By the medieval Old Town of Neuchâtel, Switzerland, I sat in the sun, sipping a beer on a cafe’s terrace. Behind me, a young woman sat at a small, round, white-marble table, the kind you see in European cafes, except this one was inlaid with a brown marble chessboard. She pushed around a few left-behind pieces, and then looked up. She had extraordinary blue eyes like polished gems, long jet-black hair falling in waves. I started silently figuring out how to say in French, “Would you like to play a game of chess?”
The time was June 1975, and I was hitchhiking around Switzerland and France the summer before grad school in Chicago. I had ended up in Neuchâtel that day by chance; the ride I caught was going there. The youth hostel was somewhere up the hill, but I was hot and thirsty, so I plopped down on the terrace of Café Pam-Pam.
Finally I spoke to her, asking as best I could in French if she’d like to play, pointing at the chessboard. She responded in French, “Pardon?” I tried to carefully repeat my question. She responded in English, “Perhaps we should speak English.”
Maïf, short for Marie-France, was 19 and had lived in Neuchâtel all her life. She was at the cafe, her regular after-school hangout, for a coffee, cigarette and game of pinball. She’d just finished a day of Baccalaureate exams to graduate from high school.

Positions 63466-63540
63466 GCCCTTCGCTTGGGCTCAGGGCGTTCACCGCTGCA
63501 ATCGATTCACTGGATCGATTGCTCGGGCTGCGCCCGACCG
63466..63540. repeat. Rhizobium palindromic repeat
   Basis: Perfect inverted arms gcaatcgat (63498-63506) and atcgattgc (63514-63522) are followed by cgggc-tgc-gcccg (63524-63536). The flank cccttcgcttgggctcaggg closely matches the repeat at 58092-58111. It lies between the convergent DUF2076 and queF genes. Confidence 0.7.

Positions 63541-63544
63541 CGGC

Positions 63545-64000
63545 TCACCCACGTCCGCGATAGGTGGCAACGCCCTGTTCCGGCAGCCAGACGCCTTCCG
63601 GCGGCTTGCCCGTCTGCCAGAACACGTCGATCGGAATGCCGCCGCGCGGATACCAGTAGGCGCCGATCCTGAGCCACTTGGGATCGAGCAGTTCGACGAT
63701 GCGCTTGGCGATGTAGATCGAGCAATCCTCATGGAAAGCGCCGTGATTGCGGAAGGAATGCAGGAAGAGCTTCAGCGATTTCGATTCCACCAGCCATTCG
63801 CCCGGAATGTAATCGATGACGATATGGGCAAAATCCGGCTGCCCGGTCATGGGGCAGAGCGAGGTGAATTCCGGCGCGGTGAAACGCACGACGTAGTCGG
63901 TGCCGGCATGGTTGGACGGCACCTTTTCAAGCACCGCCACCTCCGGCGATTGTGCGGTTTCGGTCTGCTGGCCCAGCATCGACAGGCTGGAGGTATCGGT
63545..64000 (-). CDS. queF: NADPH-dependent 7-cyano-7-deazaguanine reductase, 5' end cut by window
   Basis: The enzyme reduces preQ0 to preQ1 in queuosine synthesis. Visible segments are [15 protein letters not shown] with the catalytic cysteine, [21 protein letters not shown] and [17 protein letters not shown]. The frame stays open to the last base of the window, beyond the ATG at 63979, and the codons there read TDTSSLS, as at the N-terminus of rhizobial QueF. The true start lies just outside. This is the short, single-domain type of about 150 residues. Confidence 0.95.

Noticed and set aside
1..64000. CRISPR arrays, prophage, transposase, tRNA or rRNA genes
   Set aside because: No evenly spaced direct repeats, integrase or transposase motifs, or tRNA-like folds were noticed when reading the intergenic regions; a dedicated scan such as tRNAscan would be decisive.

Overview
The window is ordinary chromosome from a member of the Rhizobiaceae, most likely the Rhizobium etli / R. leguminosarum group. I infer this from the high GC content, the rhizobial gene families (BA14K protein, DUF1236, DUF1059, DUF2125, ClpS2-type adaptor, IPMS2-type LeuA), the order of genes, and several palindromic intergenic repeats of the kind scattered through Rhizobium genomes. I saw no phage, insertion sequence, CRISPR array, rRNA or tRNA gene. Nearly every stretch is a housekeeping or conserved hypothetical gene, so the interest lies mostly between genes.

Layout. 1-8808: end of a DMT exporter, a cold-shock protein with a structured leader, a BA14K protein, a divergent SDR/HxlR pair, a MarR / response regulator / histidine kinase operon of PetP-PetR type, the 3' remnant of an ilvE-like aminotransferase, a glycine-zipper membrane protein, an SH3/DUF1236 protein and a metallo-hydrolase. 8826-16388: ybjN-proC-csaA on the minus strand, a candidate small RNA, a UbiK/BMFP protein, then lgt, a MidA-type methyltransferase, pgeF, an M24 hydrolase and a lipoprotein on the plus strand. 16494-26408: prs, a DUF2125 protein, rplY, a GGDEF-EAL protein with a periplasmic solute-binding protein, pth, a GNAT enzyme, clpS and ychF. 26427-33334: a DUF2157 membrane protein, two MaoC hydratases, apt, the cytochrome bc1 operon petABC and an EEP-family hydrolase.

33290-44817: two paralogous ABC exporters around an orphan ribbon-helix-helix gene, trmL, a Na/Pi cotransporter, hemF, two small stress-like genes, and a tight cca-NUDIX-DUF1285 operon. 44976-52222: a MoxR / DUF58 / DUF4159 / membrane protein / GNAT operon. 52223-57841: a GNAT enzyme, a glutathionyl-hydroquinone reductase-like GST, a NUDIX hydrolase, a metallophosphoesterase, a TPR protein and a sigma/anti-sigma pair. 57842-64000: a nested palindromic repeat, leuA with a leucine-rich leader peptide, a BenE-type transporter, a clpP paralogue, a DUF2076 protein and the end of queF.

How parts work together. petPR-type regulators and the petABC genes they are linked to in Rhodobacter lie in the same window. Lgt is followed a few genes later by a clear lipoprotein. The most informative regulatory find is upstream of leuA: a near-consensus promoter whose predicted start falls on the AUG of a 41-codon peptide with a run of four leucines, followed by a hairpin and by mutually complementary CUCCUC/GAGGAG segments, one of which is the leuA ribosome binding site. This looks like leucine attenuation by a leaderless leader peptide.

Over the next two days, Maïf showed me her town. We walked along cobblestone streets up to the 12th-Century castle where she’d played as a young girl with her German shepherd, Kathy. We sprawled on the grass by the lake, the white Alps in the distance. We stayed out until dawn at a low-key club where she gave me a coin for the jukebox and asked me to punch in G5 for her favourite song by George Benson. We were joined for a while by a suave older guy she knew. He clearly disliked that she was with me.
During those two days together, we never even kissed. I was smitten, but she had a boyfriend in Canada, and would soon be joining him at university to study English. I was too shy to tell her how I felt.
So I left. I stuck out my thumb again and caught rides to… somewhere that I’ve completely forgotten. Then, after a few days, I gave in and went back to Neuchâtel, back to Café Pam-Pam. Before long, here came Maïf on her little black scooter, putt-putting up the hill. After a coffee, she took me to her house around the corner, where her grandmother made us an omelette for lunch. I’d never had an omelette for lunch. We ate in the kitchen at a table that’s still there.
I stayed one more night in Neuchâtel. I still had more exploring to do before flying back to the US, and it was too painful to stay longer. We said goodbye in front of her house, and there we finally kissed, but just on each cheek as Europeans do with friends. As I turned and walked away, Maïf let out a low groaning sound. Any idiot would have turned around and gone back to her forever.
By September, I was living in Chicago, going to grad school, and Maïf was in Ontario at university. We wrote each other once. Her boyfriend had gotten otherwise involved. I called her and she said maybe she could come to Chicago soon. But when I called again a couple of weeks later, she told me she’d met someone. We lost contact. For 32 years.